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Hackney Walk

Hackney Walk

Exciting fashion district, Hackney Walk has signed a collection of new retail labels as part of the regeneration project, creating a rival to designer outlet Bicester Village.

Hackney Walk is London’s first luxury discount fashion outlet district which combines fashion retail, commercial office and studio space for global and UK fashion brands. It is a major urban regeneration of East London, with Hackney Walk’s Victorian railway arches renovated to host the new range of designer labels.

Set in the heart of one of East London’s increasingly exciting districts, it is becoming more accessible to residents and tourists alike. London Fields and Broadway Market are less than five minutes walk away, with the Queen Elizabeth Olympic Park and Stratford less than 10 minutes away. The transport links, including London Overground lines and bus services, close to Hackney Central serve the West End, Islington Upper Street and Stratford.

The concept for Hackney Walk dates back to the 2011 riots, when the area was ravaged by looting. The urban regeneration scheme was developed by Hackney Walk Holdings and ICG-Longbow, who are being supported by Hackney Council, Network Rail, the Mayor of London and the Greater London Authority, as part of a larger regeneration plan for East London. The GLA and Hackney Council invested £2 million, from the post-riot regeneration fund, to turn the area into a fashion retail centre for East London. Network Rail spent a further £4 million to restore the arches that are used to house the new fashion labels signed to the outlet.

Four architects worked on the design, which included David Adjaye Associates, Waugh Thistleton, Pringle Richards Sharratt and Studio Egret West. It was architect David Adjave who revamped the Victorian railway arches between Homerton and Hackney Central train stations to create 12 retail units which house the new names in the outlet. Two larger spaces in the development were created by Manhattan Loft Corporation and house bigger brands such as Nike. The architectural palette throughout this part is heavily influenced by industrial works due to the exposed bricks, bronze metal works, glass and polished steel.

The shopping outlet district has units that feature a wide range of retailers. This year the outlet signed eight new brands which are now housed within the recommissioned Victorian arches. These include the footwear brand UGG, luxury menswear label Gieves & Hawkes, luxury Italian cashmere brand Colombo, MATCHESFASHION.COM, Joseph and the stylish menswear boutique Present will also stock Stone Island, CP Company and Woolrich. The accessories brand Folli Follie is also set to open soon. Nike is also another recent addition which is over three storeys high.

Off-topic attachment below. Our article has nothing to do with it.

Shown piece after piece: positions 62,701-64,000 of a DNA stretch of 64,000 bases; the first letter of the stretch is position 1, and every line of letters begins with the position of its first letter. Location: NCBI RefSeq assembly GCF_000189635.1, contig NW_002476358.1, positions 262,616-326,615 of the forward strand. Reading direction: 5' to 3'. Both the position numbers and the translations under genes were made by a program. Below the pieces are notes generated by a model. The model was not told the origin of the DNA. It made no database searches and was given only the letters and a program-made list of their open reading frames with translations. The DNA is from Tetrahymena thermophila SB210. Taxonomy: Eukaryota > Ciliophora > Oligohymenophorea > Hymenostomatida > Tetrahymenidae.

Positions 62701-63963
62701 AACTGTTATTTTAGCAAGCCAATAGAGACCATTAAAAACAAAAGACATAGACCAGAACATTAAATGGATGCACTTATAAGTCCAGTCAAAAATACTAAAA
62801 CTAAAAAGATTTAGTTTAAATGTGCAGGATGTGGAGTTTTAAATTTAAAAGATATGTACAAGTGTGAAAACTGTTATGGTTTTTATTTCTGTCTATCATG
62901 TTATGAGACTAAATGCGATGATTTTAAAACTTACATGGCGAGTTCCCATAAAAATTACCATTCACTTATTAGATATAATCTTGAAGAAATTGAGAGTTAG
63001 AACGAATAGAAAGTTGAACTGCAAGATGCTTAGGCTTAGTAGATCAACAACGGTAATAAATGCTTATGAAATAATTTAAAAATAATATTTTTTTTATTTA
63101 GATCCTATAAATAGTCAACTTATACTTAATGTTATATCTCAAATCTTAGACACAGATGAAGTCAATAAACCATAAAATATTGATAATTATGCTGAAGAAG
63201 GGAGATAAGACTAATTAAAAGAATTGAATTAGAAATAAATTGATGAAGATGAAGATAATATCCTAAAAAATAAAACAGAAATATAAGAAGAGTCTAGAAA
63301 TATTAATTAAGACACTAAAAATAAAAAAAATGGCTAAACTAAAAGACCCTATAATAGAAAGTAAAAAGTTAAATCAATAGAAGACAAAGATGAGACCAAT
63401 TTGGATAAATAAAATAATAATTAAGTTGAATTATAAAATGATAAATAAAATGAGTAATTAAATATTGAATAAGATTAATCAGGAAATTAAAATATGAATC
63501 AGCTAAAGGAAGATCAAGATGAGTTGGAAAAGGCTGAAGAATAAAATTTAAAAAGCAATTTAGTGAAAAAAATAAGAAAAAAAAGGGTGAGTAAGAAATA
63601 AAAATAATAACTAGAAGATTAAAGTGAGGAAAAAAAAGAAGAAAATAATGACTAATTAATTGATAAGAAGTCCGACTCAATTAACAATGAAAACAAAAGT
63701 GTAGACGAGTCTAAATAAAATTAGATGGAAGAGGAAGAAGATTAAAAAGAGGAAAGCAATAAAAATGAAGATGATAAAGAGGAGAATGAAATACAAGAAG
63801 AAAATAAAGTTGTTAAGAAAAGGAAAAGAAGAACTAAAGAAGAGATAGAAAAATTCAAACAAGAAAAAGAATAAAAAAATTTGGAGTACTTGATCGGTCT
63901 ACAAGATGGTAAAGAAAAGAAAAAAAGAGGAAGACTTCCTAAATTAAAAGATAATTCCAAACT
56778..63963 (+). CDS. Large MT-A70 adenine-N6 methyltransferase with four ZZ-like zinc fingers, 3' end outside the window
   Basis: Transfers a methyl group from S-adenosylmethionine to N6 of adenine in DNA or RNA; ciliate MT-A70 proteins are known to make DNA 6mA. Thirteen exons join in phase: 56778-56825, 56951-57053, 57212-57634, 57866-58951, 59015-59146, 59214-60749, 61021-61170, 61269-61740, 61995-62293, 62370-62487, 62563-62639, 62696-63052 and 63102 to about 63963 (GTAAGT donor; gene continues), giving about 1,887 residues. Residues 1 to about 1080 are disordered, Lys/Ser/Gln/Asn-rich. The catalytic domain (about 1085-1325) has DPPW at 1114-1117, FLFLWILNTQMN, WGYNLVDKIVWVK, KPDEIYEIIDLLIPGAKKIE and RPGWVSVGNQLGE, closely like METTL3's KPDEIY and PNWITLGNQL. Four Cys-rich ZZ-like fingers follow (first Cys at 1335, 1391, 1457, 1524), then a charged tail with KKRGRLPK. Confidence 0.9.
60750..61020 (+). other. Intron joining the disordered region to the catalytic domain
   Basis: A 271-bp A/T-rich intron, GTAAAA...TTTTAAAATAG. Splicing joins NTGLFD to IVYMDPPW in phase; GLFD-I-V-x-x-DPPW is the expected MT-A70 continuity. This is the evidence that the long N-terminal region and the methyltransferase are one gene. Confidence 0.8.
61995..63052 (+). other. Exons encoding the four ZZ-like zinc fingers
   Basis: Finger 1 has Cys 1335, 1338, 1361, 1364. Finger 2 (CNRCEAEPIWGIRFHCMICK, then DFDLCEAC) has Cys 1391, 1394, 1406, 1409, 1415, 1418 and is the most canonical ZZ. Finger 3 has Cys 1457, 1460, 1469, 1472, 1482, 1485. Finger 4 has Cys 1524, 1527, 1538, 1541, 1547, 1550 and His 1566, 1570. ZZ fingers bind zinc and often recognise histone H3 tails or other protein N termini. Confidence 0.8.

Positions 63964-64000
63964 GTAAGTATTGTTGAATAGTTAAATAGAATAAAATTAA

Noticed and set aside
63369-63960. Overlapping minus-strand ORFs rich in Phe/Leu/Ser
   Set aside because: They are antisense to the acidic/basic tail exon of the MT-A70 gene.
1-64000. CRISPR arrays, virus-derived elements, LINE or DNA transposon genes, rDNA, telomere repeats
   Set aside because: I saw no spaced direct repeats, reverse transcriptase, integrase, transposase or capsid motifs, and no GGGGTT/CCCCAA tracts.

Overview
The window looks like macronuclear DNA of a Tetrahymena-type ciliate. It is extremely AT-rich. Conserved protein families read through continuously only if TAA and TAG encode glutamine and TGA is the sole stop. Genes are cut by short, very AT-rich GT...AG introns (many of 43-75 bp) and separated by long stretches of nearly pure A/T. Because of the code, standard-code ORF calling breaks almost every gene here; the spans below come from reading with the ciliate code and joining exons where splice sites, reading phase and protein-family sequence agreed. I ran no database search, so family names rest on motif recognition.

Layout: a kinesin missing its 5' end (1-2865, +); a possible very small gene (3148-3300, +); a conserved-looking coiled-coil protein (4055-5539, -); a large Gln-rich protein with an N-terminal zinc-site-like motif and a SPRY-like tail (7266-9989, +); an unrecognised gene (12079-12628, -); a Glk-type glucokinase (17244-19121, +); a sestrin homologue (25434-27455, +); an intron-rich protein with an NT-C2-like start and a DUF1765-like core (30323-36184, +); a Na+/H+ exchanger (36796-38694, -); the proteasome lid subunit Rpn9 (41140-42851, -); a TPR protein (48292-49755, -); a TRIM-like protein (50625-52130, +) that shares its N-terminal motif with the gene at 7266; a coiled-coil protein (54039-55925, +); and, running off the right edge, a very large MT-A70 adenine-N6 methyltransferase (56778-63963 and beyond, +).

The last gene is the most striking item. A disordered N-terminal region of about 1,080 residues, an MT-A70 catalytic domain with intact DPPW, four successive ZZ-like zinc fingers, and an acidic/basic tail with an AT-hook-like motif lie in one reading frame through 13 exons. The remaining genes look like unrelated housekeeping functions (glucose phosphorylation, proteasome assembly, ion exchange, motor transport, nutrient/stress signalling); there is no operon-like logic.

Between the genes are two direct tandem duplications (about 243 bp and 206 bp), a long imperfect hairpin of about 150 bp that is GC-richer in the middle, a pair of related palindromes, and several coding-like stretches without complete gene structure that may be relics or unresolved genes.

All eight are in units that range in size from 1,500 to 1,800sqft. Opened in mid-July, they joined other luxury fashion brands such as Pringle of Scotland, Anya Hindmarch London, Burberry, Bally and Aquascutum which were already established with units which opened nearby in 2013.

As well as shops, the district will also house many bars and restaurants. The first to open is ‘Legs’ which is founded by renowned East London chef Magnus Reid, who has recently starting venues in Shoreditch and New York.

Hackney Walk

‘Legs’ offers both locals and visitors to the site simple, delicious options for lunch and wine-focused, affordable dining in the evening. Beneath the main restaurant space, a ‘maker’s basement’ has been established where the team and select partners hand-craft some of the products sold at ‘Legs’ such as vermouth for the bar, curing and pickling for the kitchen. The menu for ‘Legs’ changes daily and is driven by seasonality and quality produce. The restaurant also focuses on small independent producers.

For this outlet, brand equity is key and brands will have the ultimate platform to deliver new concepts and innovation within one of London’s most exciting communities. Hackney Walk aims to support the local community by providing around 450 retail jobs and offering pop-up spaces to pioneering fashion, food, and creative entrepreneurs. Many of the retail jobs will be placed by Hackney Council’s ‘Ways into Work’ team following a major fashion retail-training programme.

The Hackney Shop is a permanent pop-up retail space for young local fashion designers to experience and learn how to sell their product in a supportive environment. There have been summer workshops hosted by the Stitch Academy, and free talks and master classes that have been curated by stylist Louby McLoughlin, led by some of London’s most exciting talents in the fashion industry. The workshops ran for five consecutive weekends from 23rd July and included talks by British menswear designer Katie Eary, founder of WAH Sharmadean Reid, BLEACH London owner Alex Brownsell, womenswear designer Holly Fulton and the girls behind ‘The Mushpit’. Mary Benson, formerly of Alexander McQueen, and Richard Nicoll also ran a workshop, whilst Henry Holland put on a talk followed by a Q&A session.

Fashion brands at Hackney Walk believe in brand equity and do things differently – they experiment, engage and contribute. The creative community involved in the business of fashion integrated within this will be a highly curated mix of iconic leisure, food and drink opportunities.

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